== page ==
Andre Berto's failed VADA test had minute traces of nandrolone that more likely indicate contamination than intent. (Photo by Ethan Miller/Getty Images)
Gabriel Montoya reports that further analysis of Andre Berto's failed VADA drug test reveals traces of nandrolone so low that it is almost surely a case of contamination, rather than a true attempt to cheat:
Sources have informed me that analysis of Berto's positive tests results for nandrosterone (a metabolic byproduct of nandrolone) revealed "ultra-trace amounts of Nandrolone in the low parts per trillion range and consistent with contamination not intent."
In other words, the amount in his system is so minute [very little] that it is highly unlikely that he intentionally ingested nandrolone but was rather contaminated by food or a supplement.
As Montoya says, this is good news for Berto and his team, but I'm personally not sure how good the news can really be at this point. A lot of folks are simply never going to believe he wasn't intending to cheat, that he wasn't really "juicing," or that this is a mistake which could happen to anyone.
To me, the biggest news of the Berto and Peterson drug testing scandals is that VADA works, even if both cases are kind of accidental and not so much a black-and-white case of catching the bad guys loading up. It's quite possible that Berto took a supplement by accident, not knowing what was in it. It seems almost probable that Peterson really did just get the testosterone pellet for a legitimate medical reason.
But the thing is, fighters who take this testing now must understand that you have to know what you're taking, what to disclose if you have a case like Peterson's, and frankly, most of them are probably going to want to work with someone who really knows what they're doing with this stuff. You can't expect fighters and trainers who don't know to suddenly become experts. They need to hire experts to do that job.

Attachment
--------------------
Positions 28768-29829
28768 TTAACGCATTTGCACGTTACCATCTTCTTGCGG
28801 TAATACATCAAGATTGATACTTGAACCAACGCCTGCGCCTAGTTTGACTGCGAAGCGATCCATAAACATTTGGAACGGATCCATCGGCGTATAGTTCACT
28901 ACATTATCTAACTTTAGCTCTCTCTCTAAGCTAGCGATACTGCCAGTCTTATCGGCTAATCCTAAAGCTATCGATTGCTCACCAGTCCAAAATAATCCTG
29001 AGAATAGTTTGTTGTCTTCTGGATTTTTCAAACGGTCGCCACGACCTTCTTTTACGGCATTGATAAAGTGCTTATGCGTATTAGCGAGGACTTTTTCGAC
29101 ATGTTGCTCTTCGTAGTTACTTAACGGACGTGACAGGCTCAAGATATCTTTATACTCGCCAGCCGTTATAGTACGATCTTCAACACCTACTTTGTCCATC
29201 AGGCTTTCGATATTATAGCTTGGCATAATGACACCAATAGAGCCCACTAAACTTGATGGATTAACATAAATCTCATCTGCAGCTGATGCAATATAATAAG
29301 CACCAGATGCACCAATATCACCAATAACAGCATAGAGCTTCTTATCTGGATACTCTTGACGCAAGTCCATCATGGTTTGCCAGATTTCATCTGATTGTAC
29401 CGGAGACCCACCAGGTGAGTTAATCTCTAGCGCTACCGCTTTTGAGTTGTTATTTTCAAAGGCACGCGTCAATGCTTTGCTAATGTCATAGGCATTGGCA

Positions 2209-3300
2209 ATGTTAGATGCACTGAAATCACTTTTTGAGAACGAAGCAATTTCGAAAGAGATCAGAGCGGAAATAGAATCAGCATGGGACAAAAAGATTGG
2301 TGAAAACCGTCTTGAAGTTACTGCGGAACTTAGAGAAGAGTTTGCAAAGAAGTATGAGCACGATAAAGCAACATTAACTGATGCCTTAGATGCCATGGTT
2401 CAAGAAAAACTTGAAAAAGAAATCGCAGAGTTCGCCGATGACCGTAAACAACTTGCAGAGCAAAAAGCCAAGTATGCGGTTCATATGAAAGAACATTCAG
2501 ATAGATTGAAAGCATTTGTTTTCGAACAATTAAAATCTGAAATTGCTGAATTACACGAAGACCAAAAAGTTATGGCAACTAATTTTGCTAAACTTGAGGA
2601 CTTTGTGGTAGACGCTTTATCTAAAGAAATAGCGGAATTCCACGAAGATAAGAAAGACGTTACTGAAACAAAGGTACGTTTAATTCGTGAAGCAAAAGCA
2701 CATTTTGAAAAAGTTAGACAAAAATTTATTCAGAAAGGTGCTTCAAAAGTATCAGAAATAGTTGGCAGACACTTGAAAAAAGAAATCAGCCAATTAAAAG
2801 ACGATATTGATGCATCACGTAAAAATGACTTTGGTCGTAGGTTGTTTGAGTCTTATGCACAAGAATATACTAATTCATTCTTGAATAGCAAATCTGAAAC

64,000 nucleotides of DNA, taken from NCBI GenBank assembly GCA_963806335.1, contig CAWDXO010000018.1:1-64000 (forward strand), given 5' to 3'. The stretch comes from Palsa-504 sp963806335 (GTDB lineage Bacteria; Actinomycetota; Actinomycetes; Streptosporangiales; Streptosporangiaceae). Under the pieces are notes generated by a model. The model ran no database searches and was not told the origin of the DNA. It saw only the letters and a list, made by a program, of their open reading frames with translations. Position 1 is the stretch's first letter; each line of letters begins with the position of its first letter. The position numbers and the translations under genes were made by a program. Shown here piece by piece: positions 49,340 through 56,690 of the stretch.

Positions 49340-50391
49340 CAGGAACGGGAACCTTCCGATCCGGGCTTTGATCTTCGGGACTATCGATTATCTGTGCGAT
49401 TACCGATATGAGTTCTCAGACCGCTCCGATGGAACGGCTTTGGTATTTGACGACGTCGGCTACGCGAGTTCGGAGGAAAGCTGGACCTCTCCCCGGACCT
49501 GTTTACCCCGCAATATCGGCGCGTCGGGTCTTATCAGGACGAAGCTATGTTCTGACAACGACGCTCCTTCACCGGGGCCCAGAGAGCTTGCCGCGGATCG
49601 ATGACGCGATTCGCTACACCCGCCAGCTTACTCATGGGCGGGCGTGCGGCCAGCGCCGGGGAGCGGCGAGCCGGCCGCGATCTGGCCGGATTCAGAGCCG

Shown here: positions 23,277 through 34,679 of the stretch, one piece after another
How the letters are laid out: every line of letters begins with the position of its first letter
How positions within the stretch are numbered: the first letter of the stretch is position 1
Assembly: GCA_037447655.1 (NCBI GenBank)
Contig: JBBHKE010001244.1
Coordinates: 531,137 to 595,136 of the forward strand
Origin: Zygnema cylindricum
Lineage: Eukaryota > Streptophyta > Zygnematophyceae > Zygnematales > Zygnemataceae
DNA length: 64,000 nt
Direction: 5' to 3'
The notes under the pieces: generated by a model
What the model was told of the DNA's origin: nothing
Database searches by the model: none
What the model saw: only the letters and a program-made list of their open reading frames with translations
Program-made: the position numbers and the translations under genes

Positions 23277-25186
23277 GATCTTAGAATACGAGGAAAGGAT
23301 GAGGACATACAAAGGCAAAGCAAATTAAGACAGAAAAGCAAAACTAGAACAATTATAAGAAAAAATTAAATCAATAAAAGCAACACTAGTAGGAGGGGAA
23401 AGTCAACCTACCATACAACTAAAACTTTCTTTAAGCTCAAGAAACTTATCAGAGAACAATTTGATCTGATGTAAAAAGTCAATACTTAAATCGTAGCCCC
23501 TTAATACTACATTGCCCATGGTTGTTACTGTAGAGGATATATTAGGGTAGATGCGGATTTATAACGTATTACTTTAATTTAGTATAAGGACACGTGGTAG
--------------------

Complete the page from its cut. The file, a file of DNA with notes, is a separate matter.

This idea isn't new to the sports world, but it really is new to most of these fighters, who are used to drug testing that simply does not cut the mustard in 2012.
Victor Ortiz's outspoken and always-colorful manager Rolando Arellano spoke to The Ring, and addressed something I think is very important: This testing needs to be embraced, not rejected with two major fights being lost. There is some fear -- maybe it's just me -- that promoters are going to see this as too big of a risk going forward.
"If you are reluctant to hire someone or something that's going to improve your sport and protect the safety of the fighter, then that's a problem. That's not what this is supposed to be about. The fighters are the essence of the sport. Without them, there's no managers, no promoters and no boxing content," said Arellano.
"So as a sport, we need to take care of the people who provide paychecks for all of us. If you're not looking out for the fighter, I mean, if that's the case, then that means that you're condoning potentially illegal substances for the purpose of the almighty dollar."
However you see this, whether you buy anyone's excuses/reasons or not in these two cases, the fact is that big-time boxing needs to permanently and universally adopt this level of drug testing. I'm very glad that the teams who have lost big fights (Ortiz and Khan) due to the VADA testing have spoken out in full support of the testing.
As for Ortiz, he's moving on and will face Josesito Lopez, still on June 23 at Staples Center in LA.